S.E. Cupp accuses Bill Nye of "bullying" people about climate change

The conservative host took on the "Science Guy" on CNN's "Crossfire"

Published May 7, 2014 6:25PM (EDT)

   (Screenshot, CNN)
(Screenshot, CNN)

Popular science personality Bill Nye once again stepped up to the defense of science, appearing on CNN's "Crossfire" Tuesday night to discuss the third National Climate Assessment, a landmark report documenting the ways in which climate change is impacting the United States.

Officially, this was "Bill Nye the Science Guy debates climate change with Nick Loris of the Heritage Foundation," a conservative think tank with climate skepticism tendencies and reported financial ties to the Koch brothers, so it was all but certain to be a disaster. But the real battle ended up going down between Nye and conservative host S.E. Cupp, who accused Nye, along with the Obama administration, of attempting to scare people about the scary reality of climate change.

What Nye called "informing" the public about the social and economic cost of things that are already happening, like extreme weather and sea level rise, Cupp termed "scare tactics."

“Isn’t it a problem when 'science guys' attempt to bully other people?” Cupp asked. "Nick here had to say, ‘I’m not a denier.’ He had to get it out: ‘I’m not a denier.’ Because really, the science group has tried to shame anyone who dares question this, and the point I’m trying to make is, it’s not working with the public.” Loris, for his part, spent much of his airtime calling aspects of the report into question.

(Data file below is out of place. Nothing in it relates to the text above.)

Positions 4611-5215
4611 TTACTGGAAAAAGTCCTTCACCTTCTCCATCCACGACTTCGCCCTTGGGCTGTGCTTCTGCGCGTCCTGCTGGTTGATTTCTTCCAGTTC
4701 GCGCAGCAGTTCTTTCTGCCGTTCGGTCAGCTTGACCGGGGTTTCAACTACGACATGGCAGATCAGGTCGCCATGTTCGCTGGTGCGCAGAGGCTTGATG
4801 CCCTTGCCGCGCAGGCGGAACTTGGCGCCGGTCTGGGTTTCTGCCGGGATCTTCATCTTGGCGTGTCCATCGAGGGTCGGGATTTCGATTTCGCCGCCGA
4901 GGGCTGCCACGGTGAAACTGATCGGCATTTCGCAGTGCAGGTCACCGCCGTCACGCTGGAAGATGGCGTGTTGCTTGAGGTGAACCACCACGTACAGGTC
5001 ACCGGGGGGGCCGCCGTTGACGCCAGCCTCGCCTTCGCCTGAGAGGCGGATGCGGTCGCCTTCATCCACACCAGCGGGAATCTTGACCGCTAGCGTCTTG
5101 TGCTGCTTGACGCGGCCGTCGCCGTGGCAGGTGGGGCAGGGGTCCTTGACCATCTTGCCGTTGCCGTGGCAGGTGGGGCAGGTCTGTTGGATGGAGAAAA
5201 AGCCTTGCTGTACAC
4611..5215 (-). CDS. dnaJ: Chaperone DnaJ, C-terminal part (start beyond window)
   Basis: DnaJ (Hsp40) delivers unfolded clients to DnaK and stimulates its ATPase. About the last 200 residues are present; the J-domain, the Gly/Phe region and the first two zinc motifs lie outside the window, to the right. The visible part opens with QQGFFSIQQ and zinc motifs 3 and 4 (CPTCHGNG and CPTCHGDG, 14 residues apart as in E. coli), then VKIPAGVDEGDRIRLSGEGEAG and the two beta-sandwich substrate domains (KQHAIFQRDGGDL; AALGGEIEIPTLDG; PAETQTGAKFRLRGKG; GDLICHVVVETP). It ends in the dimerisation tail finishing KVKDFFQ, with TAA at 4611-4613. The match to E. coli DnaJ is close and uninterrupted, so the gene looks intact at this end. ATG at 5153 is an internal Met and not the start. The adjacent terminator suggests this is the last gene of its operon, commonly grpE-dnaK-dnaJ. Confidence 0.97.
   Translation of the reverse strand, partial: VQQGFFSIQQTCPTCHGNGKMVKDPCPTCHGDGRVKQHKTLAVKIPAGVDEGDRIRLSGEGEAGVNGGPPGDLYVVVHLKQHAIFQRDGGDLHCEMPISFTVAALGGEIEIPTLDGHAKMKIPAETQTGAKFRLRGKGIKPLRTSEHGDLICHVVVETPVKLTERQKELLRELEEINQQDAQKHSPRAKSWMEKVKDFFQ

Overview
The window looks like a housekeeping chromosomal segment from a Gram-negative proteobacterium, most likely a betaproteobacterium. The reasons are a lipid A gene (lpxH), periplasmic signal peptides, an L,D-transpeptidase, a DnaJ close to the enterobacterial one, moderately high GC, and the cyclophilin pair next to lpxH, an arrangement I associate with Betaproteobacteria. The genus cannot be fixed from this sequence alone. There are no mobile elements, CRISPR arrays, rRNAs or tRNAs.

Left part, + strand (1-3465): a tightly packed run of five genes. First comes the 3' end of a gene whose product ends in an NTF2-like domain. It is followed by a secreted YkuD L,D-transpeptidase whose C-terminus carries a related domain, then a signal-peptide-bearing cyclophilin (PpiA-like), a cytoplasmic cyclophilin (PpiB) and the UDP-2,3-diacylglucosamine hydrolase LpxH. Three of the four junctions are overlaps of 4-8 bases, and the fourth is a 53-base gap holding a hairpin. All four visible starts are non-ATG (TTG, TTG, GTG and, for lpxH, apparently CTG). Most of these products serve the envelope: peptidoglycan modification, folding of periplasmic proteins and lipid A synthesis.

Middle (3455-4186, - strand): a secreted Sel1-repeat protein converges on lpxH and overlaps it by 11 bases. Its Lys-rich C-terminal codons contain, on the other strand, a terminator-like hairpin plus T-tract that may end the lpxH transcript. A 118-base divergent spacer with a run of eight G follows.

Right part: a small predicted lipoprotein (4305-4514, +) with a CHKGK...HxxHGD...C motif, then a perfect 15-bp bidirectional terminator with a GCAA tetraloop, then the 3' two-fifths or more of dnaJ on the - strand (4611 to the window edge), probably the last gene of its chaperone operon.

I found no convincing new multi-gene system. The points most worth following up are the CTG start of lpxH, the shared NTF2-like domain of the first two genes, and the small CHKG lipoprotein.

The science group, of course, includes more than just Nye -- choosing a "science guy" to stand up for the report instead of, say, one of the hundreds of scientists and experts who contributed to the National Climate Assessment, was a bad move on CNN's part. As was including very little actual information about the report's findings.

But scaring people, Nye pointed out, is kind of the whole point of a wakeup call:  “This third [NCA] report came out, saying it’s very serious," he told Cupp. "You say no. There’s the essence of the problem. The science, the researchers say yes.”

Check out an excerpt from the frustrating debacle below:

By Lindsay Abrams

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